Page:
When President Donald Trump granted clemency to several individuals on Feb. 18, he included three women who were in prison for non-violent offenses. There are still many more who deserve clemency, according to their supporters. That includes LaShonda Hall.
"She wants to let others who are going through what she went through know they have other options," said a letter of support from Alice Marie Johnson, a prison reform advocate and former federal inmate who served five years in prison with Hall. "LaShonda wants them to know that it is not worth the pain and grief that her family has endured because of mistakes like hers."
Hall, 45, is a first-time non-violent offender, convicted of conspiracy, money laundering, and aiding and abetting. She was sentenced to 45 years and 8 months in prison, and she is 11 years into her sentence.
She was denied clemency by the previous administration.
According to Johnson, Hall's story started with an abusive relationship and moved to a new man who told her he was involved in real estate. About a year into the relationship, she learned that her new beau was a drug dealer. One of his associates told her to pick up some money and a note for her boyfriend. She rewrote notes to make them more legible and on his request, deposited money into his account. "She realizes and admits that she was wrong for her participation," Johnson wrote.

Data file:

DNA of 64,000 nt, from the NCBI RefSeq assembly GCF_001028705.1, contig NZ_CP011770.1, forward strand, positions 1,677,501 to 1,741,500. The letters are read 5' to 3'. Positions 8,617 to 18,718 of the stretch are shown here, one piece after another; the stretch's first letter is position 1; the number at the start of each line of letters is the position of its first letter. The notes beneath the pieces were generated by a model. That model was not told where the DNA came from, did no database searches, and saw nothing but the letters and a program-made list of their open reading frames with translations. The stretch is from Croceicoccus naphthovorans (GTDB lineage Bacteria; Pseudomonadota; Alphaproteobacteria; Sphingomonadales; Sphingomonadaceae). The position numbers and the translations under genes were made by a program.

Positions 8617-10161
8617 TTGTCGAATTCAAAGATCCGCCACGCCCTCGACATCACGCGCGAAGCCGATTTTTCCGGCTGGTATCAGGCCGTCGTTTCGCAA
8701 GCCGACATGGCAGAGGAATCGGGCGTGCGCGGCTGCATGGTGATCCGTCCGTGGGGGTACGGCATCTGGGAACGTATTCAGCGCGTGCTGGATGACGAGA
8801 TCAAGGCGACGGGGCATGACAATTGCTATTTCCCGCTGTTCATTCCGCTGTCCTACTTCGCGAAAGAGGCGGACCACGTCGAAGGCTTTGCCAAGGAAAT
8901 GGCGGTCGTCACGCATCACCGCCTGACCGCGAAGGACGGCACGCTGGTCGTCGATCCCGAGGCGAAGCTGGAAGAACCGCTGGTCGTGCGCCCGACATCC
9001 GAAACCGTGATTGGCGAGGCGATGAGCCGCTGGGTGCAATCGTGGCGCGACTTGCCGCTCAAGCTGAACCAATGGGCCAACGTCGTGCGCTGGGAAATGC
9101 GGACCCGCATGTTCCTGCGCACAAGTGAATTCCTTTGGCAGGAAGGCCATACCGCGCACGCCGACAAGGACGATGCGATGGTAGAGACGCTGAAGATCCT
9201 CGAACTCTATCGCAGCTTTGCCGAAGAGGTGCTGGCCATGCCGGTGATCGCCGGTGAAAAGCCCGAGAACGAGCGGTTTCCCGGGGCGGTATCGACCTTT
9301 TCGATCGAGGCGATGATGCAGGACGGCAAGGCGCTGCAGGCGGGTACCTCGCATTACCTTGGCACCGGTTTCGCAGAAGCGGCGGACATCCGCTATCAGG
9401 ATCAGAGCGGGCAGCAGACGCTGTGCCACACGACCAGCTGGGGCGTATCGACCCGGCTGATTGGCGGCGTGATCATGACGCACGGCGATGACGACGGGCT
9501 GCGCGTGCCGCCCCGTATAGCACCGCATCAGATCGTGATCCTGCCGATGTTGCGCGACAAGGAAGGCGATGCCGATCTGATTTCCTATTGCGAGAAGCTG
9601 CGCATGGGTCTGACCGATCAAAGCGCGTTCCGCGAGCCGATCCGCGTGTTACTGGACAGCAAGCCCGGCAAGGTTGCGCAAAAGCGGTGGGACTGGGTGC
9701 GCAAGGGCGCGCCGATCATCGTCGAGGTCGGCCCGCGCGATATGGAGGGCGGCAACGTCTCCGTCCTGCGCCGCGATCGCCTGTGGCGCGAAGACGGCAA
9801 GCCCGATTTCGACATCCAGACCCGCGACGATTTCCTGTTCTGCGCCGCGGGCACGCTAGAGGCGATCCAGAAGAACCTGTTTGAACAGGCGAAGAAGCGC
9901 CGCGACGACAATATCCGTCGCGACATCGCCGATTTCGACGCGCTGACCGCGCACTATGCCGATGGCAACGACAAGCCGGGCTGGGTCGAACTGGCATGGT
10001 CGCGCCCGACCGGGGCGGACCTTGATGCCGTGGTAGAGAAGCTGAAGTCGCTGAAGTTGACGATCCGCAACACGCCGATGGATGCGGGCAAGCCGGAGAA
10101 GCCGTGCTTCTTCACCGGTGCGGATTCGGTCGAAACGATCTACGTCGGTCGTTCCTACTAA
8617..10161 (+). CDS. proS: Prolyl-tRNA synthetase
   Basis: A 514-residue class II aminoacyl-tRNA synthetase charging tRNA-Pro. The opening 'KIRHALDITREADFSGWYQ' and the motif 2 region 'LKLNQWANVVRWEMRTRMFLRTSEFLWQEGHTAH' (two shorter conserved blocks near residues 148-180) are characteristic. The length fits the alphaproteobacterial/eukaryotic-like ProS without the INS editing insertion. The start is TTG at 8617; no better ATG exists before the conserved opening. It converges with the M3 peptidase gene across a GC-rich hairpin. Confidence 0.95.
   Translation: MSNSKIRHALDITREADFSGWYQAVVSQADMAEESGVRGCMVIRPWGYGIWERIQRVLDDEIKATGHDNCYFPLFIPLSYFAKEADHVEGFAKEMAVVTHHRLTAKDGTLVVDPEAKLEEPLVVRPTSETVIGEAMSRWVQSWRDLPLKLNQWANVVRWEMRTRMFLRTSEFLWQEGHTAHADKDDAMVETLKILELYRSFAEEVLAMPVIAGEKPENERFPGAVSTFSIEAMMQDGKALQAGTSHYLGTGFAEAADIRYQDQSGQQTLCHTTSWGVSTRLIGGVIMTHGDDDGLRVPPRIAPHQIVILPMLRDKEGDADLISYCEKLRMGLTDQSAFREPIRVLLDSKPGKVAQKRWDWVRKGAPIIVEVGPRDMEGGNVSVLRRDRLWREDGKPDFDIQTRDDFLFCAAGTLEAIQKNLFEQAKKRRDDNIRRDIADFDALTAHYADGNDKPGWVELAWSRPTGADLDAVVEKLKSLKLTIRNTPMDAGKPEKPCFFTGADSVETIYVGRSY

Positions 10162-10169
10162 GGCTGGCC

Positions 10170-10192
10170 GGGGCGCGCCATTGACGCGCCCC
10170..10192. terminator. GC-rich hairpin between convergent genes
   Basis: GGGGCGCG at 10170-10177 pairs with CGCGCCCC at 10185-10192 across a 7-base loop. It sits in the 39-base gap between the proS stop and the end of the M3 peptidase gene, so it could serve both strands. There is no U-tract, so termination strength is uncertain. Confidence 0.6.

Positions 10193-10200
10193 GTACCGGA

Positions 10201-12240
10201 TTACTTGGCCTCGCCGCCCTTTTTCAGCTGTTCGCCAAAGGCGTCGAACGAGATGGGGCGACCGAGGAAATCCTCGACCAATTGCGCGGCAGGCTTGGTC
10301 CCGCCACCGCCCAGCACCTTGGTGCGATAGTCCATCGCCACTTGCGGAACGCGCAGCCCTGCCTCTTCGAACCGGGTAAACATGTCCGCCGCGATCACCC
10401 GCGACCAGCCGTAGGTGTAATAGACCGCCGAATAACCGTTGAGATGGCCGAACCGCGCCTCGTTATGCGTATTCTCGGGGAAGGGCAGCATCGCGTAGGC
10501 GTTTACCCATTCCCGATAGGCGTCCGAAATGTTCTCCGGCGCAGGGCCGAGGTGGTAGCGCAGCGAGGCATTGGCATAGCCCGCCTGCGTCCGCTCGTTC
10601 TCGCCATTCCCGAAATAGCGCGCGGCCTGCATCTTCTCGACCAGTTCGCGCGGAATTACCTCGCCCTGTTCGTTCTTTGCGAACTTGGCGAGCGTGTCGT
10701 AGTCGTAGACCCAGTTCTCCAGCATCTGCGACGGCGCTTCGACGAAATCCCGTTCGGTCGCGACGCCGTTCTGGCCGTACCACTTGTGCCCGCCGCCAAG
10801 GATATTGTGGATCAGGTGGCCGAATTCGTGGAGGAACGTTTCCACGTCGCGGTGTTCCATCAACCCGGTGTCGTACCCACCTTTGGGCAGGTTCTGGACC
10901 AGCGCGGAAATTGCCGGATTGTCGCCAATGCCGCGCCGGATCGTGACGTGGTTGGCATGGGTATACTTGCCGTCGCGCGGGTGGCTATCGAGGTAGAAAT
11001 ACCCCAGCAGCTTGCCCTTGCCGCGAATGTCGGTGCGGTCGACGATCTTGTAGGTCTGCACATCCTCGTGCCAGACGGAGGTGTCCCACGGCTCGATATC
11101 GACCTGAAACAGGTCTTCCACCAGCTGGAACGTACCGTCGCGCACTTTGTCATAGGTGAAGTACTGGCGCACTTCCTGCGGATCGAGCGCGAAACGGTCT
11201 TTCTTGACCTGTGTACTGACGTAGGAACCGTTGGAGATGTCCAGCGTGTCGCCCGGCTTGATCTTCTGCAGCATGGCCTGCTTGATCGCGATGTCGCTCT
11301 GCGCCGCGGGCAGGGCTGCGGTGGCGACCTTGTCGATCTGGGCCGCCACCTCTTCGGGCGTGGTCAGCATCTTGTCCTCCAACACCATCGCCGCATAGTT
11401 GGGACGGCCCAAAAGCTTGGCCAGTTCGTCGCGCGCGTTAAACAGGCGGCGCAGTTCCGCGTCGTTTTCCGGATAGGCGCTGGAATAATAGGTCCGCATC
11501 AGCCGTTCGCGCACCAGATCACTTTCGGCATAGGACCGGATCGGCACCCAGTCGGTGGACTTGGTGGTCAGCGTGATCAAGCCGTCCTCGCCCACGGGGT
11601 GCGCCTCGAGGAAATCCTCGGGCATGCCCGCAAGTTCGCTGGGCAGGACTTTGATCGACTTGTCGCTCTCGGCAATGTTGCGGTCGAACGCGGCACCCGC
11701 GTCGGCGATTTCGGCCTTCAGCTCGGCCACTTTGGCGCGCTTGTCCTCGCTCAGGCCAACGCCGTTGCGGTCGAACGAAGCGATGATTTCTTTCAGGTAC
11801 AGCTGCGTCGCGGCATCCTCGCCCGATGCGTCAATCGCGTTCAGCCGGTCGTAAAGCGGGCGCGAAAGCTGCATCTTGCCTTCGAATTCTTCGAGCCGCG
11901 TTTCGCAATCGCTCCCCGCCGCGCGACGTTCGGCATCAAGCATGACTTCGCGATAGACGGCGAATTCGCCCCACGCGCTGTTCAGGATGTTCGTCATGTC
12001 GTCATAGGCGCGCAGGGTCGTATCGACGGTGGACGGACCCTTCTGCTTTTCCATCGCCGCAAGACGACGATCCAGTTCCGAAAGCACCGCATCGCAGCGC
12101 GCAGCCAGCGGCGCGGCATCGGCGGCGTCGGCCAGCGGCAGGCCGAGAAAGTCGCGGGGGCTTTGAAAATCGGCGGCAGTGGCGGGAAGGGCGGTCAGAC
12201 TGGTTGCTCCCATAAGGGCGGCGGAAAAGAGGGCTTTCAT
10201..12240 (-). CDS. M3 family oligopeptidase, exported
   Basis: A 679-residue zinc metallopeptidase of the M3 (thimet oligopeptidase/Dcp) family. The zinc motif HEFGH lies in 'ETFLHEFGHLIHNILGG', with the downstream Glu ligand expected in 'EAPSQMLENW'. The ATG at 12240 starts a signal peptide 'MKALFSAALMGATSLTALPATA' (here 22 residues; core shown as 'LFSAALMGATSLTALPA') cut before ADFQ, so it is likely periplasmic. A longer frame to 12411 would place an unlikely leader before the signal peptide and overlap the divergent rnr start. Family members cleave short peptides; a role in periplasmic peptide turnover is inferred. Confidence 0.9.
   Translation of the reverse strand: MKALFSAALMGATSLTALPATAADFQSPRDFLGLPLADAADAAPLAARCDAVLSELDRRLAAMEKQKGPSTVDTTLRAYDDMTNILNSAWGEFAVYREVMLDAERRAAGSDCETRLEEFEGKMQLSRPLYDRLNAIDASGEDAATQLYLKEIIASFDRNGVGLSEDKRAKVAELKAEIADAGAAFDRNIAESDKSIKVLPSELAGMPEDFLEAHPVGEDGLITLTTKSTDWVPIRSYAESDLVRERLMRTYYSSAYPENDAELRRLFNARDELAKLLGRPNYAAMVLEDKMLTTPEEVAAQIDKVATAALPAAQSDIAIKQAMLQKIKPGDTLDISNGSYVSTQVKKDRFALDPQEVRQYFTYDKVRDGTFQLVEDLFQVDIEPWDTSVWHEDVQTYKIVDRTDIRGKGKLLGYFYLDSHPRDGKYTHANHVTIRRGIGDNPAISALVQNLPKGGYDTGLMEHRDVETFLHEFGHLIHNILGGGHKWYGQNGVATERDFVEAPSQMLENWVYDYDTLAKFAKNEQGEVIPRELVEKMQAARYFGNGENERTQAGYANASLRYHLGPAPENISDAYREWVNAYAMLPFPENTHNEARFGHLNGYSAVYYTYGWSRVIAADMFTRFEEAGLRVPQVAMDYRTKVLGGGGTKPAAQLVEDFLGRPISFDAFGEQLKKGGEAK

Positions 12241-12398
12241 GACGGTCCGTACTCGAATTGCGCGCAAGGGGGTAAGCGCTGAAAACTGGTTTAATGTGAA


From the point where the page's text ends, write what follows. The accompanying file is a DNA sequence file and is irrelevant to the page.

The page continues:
Following her arrest, the prosecutor charged Hall with conspiracy and offered to drop the charges if she testified against her boyfriend, and she refused. The next day, the prosecution added more charges. After her conviction, she was sentenced to 45 years, on a first offense.
In advocating for Hall to receive clemency, Johnson, who was granted clemency by Trump in 2018, wrote that Hall has taken responsibility for her part in what happened, earned her GED, and has taken college-level courses including psychology and computer programming.
Hall has the support of the African American Mayors Association, the CAN-DO Foundation, family, friends, and her community. She would reconnect with her son, who was 11 when she went to prison, and would be a positive community influence, said Johnson.
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